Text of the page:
As I sit here in Evelyn’s room, I find myself having trouble starting this entry. Not because of a lack of things to say, but rather, the opposite. I’m afraid that I will not be able to properly honor just how much my own mother did for me throughout this entire experience, and I’m afraid I won’t get the words quite right. I need to accept that I probably will never feel like I’ve said quite enough no matter how long I sit with it, but I feel like prefacing this with these sentiments will at least let you know that what my mother did for me and how much she felt for all of us will never be able to be captured adequately by words. Her love and devotion are things that cannot be measured because they feel infinite. They will never run dry and they will never lose strength. She is truly one of a kind, my best friend, and my own personal hero.
Her love and devotion are things that cannot be measured because they feel infinite.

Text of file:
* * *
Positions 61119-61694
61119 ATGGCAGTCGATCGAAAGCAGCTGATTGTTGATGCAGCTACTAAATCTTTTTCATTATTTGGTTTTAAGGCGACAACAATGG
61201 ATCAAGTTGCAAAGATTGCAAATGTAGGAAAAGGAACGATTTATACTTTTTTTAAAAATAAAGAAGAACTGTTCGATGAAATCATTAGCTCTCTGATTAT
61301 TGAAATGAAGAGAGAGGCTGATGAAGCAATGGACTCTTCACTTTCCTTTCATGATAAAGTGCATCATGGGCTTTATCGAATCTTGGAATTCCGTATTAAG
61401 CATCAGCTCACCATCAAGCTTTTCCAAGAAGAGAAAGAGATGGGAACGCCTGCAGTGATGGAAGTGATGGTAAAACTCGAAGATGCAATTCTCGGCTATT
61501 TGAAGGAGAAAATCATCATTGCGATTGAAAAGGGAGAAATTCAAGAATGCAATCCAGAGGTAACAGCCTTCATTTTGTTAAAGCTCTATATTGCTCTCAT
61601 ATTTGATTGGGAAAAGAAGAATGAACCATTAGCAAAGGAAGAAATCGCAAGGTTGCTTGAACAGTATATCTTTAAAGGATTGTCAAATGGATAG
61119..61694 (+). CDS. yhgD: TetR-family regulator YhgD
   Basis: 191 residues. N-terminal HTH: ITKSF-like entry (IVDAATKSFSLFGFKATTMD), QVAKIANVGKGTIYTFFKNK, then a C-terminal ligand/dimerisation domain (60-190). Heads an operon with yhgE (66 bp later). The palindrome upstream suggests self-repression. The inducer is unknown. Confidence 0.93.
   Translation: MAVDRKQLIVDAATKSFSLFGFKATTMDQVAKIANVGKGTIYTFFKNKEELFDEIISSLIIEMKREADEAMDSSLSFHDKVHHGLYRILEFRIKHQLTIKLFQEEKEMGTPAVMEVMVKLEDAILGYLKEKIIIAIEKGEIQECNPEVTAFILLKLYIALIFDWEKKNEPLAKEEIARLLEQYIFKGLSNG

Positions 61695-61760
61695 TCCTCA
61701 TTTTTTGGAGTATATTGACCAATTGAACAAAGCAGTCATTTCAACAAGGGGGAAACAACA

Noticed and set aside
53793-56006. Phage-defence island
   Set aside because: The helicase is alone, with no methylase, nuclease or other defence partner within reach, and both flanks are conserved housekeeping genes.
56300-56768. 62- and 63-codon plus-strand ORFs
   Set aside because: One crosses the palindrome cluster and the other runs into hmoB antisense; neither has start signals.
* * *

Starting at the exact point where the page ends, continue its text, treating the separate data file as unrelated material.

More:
My first memory of her and Evelyn was on the day I went to her house last August, tempering my potential excitement about an incredibly faint second pink line I thought I may have seen. She immediately drove me to the store to get more tests, and convinced me to try one as soon as we got home. The line, again, was barely visible, but I think she knew already. Her absolute adoration of this new life growing inside of her own daughter started immediately, and she never held back. I almost envy her immediate connection to Evelyn, as I was honest with her that sometimes I felt that I was holding back or wasn’t connecting enough. Her love knows no bounds, and she encouraged me every day to love, snuggle, talk to and cherish this sweet baby inside of me. I have a lot of regrets about not cherishing my pregnancy enough, but I can honestly say my mother will never have to feel those feelings. She was in, all in, right from the start, and I will always be grateful for that because that was our longest chapter with our sweet Evelyn.